Right on schedule, our new Apple Extreme 802.11n base station arrived today. Because it’s from Apple, I expected to be basking in high-speed 802.11n goodness within seconds of lifting the white, sleek little unit from its cardboard cradle.
I connected the Airport Extreme to our cable modem, ran the Airport Utility, and, in seconds, I was surfing the ‘net and pulling email. And, just as quickly … I had problems. Despite the fact the base station was up and running, the status light on front blinked amber, indicating an error. Every time I opened the Airport Utility, my Mac would warn me it had found a base station experiencing an error condition. Worse, none our Windows PCs, Tivos, Slingboxes, or networked printers were able to see or connect to the network.
I pay a premium for Apple products because I don’t want to spend three hours tweaking obscure settings … and yet, here I was, three hours later: frustrated, lost, and angry. I was ready to box the thing up and send it back to Apple … but Clyde, our resident Windows user, intervened. After an additional hour of tweaking obscure settings, we’re on the air. Here’s what we had to do.
1. Blinking amber status light. When you set up your Airport Extreme, you can choose to run an open (unprotected) network or impose WEP or WPA passwords. I’m one of those “share the bandwidth” kind of guys, so I chose to run an open ‘net.
So far, so good … but after I completed the setup, the Airport Extreme’s status light blinked amber, indicating a problem. After lots of Googling, I discovered the problem: even though the setup routine will let you establish an unprotected network, the Airport Extreme is programmed to consider an unprotected network an error!
Add password protection, and the error status goes away. Remove password protection, and the error status returns. If you’re going to run an open network .. get used to seeing that amber light blink.
2. The Amazing Invisible Network. Clyde’s Windows XP desktop never saw the Apple base station, not even when we installed the Windows version of the Apple Airport Utility. In the end, the only way to get the PC connected was to force it to join an unseen network.
Within the Wireless Network Connection utility — where we could see every network in the neighborhood but our own — we had to choose “Change Your Advanced Settings.” Then, we went to the wireless networks tab and clicked the ADD button. In the Wireless Network Properties dialog box, we had to manually enter the name of our network in the “Network Name (SSID)” field, and then manually enter the network keys.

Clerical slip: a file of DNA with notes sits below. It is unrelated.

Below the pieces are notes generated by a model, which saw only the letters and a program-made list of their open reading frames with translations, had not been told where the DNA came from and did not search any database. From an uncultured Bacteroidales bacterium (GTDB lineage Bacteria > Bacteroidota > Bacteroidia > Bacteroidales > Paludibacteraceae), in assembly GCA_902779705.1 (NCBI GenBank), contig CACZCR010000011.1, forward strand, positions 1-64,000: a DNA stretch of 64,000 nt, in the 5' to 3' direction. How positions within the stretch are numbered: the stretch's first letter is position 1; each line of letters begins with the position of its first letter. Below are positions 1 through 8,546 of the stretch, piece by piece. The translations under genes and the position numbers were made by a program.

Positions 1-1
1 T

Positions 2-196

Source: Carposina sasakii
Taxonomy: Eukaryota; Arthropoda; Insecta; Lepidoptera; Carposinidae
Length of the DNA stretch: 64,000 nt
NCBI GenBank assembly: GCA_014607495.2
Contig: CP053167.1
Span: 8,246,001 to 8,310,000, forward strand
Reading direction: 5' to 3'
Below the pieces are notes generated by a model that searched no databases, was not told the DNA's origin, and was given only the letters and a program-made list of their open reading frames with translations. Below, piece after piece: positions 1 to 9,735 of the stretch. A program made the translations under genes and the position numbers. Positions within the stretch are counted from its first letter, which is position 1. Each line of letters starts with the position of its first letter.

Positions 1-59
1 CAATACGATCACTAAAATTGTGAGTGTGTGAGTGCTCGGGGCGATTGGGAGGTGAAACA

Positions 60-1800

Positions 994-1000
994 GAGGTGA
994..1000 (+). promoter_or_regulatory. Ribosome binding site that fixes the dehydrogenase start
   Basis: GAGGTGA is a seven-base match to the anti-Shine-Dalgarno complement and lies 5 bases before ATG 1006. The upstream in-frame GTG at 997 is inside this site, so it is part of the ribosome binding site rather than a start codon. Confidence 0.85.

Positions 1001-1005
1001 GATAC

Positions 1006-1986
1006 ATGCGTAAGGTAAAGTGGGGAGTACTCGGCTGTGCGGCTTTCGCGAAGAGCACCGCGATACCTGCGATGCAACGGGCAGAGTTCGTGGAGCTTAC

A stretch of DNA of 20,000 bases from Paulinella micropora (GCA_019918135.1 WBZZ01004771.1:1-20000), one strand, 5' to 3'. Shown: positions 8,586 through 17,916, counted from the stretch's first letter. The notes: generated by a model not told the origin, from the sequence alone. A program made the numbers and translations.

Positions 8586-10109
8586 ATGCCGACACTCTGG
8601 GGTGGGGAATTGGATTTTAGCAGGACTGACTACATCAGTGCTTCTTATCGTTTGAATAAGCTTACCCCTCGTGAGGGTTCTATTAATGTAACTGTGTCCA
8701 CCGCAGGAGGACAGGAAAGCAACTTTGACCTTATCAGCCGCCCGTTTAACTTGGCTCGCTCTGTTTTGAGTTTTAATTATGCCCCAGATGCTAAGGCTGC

After we did this, the Windows XP machines connected without a hitch … but stumbling on this approach took more than an hour of experimenting with obscure network settings. (After you connect this way, the PC does see the network. Go figure.)
3. Getting WPA’ed. Annoyed by the blinking amber status light, we finally added password protection to our network. The Apple Airport Utility gave us only three options: a 13-character WEP password, an 8- to 63-character WPA password, or no password at all. We selected the WPA2 password option and entered a simple 8-letter password … but after we did that, neither our PCs nor our Macs could connect to the network, even when we typed the password in correctly.
Ultimately, on the PC, we looked up our old hexadecimal password — a 36-character monstrosity no one can remember or guess — and used that as our WPA2 password, just to see what would happen. When we entered that password into our PCs and Macs … we were still dead in the water. (My Mac kept saying my password was wrong.)
Finally, quite by chance, we discovered that the hexadecimal password must use upper-case letters only. When we entered the hexadecimal password into the Airport Utility and our computers using nothing but upper-case letters, everything finally worked.
We had to enter the same 36-character password into our Tivo and Slingbox settings, too; after we did (and after we reset those devices by turning them off and back on) they, too, could see the network and sign on.
4. Still No Printer. Our printer — connected to the network by a wireless Ethernet bridge — is still in la-la land. Clyde’s chipping away at its resistance … but no luck yet.
I’m a huge fan of Apple — heck, I wrote a book encouraging people to switch! — but frankly? I was surprised and disappointed that the Airport Extreme 802.11n created so many problems and required so much teasing and tweaking before it would communicate with our PCs and other network-aware boxes.
Had it been marketed as a “Mac-only” box, that’d be one thing. But Apple is marketing this as a solution that works with both Apples and PCs — and it will, but not with that trademark “It Just Works” simplicity.